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The Power of Proliferation

Exopack leverage its expertise to meet the needs of its expanding customer base

April 2011 By Sue Busch

Flexible packaging provider Exopack Holding Corp., the latest news is in the SKUs. This paper and plastic packaging converter, headquartered in Spartanburg, S.C., boasts 19 production facilities across North America and the United Kingdom, and supplies approximately 25,000 SKUs to 1,300 diverse customers. In fact, steady SKU proliferation is a core reason for the consistent growth Exopack has realized in its product categories, which include food, beverage, consumer products, and pet food. Exopack’s net sales reached $853 million last year, making it one of the largest flexible packaging companies in North America, and it holds a lead market share for pet food resealable bags.

Hank Welter, director of operations, Exopack Consumer Food and Specialty, confirms the ongoing SKU proliferation trend, and explains new SKUs can stem from consumer packaged goods (CPG) companies’ national and regional promotions packaging, as well as from their strategic plans to produce a consistent number of packages, but provide an increased array of products, through such tactics as brand extensions.

In a recent online post for Forbes’ CIO Central column, Exopack Chairman and CEO Jack Knott characterized the “huge” and continually growing number of SKUs as a source of “challenges—and opportunities” for flexible packaging providers. In other words, when a CPG customer approaches a flex-pack converter to produce a new package design, it could be up to the converter to make the production feasible. Welter explains, “We work closely with our customers to keep SKUs to a minimum, as it helps keep the product lineup manageable. In many cases, consistent package sizes (which translate into web widths) can help in managing costs and efficiency of multiple SKUs in a family of products.”

It follows, then, that achieving efficiency has been the guiding objective during Exopack’s continual investment in state-of-the-art equipment and technology over the past five years—whether economic conditions were calm or turbulent—to the tune of more than $130 million. “Trends are for efficiency,” Welter maintains. “Speed is important, but it’s the set-up time and changeover that’s the name of the game today.”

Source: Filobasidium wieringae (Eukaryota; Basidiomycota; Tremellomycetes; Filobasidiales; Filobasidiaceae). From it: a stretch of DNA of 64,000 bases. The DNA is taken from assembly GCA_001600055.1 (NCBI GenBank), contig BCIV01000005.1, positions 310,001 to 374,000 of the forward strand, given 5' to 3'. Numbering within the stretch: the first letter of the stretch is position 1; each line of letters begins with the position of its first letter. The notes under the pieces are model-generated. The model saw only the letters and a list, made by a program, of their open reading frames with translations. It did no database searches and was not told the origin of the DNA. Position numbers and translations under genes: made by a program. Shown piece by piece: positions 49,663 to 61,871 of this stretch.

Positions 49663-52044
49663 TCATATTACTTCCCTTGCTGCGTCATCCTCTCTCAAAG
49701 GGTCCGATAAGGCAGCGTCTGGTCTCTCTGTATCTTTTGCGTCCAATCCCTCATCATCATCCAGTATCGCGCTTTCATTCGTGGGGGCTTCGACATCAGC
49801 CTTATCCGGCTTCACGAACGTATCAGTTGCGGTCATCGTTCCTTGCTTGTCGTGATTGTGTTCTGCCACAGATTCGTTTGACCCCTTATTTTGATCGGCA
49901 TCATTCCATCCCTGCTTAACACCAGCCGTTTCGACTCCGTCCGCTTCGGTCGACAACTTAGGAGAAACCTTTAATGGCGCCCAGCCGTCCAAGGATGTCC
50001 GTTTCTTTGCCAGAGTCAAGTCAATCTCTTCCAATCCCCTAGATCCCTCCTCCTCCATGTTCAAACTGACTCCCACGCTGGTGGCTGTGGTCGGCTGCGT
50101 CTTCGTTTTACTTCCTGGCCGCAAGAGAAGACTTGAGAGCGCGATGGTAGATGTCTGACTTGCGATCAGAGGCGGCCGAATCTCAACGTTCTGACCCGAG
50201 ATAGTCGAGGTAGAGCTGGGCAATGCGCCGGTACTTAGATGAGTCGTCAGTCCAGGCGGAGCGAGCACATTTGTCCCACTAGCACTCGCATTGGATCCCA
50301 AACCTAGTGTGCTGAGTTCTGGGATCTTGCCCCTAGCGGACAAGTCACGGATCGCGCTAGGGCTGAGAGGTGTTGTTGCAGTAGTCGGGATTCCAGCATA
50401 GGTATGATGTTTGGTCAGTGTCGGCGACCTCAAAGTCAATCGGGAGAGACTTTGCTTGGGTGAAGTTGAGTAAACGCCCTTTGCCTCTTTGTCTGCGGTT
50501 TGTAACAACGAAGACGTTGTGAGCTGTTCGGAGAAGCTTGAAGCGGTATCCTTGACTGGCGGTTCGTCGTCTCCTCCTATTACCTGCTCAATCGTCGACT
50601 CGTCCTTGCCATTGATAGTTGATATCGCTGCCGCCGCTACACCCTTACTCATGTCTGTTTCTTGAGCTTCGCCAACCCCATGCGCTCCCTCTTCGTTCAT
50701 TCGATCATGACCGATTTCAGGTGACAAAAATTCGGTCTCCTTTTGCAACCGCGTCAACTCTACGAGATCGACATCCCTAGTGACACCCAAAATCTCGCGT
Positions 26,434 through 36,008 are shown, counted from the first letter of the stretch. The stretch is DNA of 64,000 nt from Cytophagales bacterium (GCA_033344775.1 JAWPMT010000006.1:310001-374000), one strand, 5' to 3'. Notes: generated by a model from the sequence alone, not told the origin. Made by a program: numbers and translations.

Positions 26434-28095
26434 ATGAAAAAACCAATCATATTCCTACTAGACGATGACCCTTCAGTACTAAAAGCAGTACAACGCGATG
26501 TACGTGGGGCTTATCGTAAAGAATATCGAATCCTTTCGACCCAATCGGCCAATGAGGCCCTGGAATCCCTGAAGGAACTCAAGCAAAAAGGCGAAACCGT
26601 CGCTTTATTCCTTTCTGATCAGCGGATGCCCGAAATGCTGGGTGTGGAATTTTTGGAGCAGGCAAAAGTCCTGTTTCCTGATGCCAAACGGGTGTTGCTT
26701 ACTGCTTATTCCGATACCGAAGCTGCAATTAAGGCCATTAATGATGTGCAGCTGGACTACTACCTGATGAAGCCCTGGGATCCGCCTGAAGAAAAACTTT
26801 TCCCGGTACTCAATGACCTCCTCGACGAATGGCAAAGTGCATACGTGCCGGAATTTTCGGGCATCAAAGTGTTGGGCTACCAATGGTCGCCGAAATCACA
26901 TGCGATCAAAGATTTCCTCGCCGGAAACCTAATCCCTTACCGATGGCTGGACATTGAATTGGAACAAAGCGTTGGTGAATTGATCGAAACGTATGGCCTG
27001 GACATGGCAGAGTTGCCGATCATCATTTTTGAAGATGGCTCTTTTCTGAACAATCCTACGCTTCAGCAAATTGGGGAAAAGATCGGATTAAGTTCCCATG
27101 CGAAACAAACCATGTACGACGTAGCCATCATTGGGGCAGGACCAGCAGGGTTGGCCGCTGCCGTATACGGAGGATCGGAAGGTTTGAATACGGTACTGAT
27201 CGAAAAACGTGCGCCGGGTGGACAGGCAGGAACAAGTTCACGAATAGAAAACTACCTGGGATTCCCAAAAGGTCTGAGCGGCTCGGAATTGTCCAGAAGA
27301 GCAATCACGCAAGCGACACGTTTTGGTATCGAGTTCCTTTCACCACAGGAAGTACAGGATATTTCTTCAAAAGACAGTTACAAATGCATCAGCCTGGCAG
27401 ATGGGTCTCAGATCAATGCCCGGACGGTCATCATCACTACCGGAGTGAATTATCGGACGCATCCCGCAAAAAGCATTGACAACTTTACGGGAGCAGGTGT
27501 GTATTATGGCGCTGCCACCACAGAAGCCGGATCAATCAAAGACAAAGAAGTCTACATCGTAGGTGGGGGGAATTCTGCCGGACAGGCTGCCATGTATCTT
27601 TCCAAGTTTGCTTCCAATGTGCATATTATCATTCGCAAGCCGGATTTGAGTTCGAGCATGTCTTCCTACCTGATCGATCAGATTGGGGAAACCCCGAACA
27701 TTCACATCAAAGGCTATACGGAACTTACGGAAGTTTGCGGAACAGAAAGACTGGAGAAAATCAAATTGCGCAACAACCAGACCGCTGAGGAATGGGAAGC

To that end, Exopack moved to improve its printing platform across its facilities with the installation of three new presses over the past 12 months. “We will continue this pace into the future, removing older, less-capable assets to improve efficiencies and to continue to keep pace with CPG expectations,” Welter adds.

Exopack: Quick Facts

• Founded in 2001 after The Sterling Group of Houston, Texas, acquired International Paper’s flexible packaging business and formed a new company, Exopack Holding Corp. is a [North American] global manufacturer of flexible packaging and coated products, headquartered in Spartanburg, S.C. It is an affiliate of Sun Capital Partners Inc., a leading private investment firm.

• Sun Capital Partners acquired Exopack in 2005 and merged it with Cello-Foil Products, Inc. and The Packaging Group.

• The company operates 19 production facilities across North America and the United Kingdom. Divisions include paper packaging, plastic packaging, and engineered coatings. Operations include 11 plastic, six paper, and two coatings facilities.

• Products range from simple mono-film overwraps to complex multi-layer laminations, printed and unprinted vacuum pouches, polymer-based roll stock materials for stand-up reclosable pouches and bag-in-box applications, consumer and industrial
paper products, and microwave packaging.

• Exopack is a leading supplier in the Food and Specialty Packaging, Pet Food and Lawn and Garden Packaging, Peformance Packaging, and Advanced Coatings industry segments.

• Since 2007, Exopack has integrated three acquisitions (the Electronic and Engineered Films division of InteliCoat Technologies, the Performance Film Business segment from DuPont Liquid Packaging Systems, and the former Alcan Cheese and Meat assets) that offered complementary product and market franchises.

 

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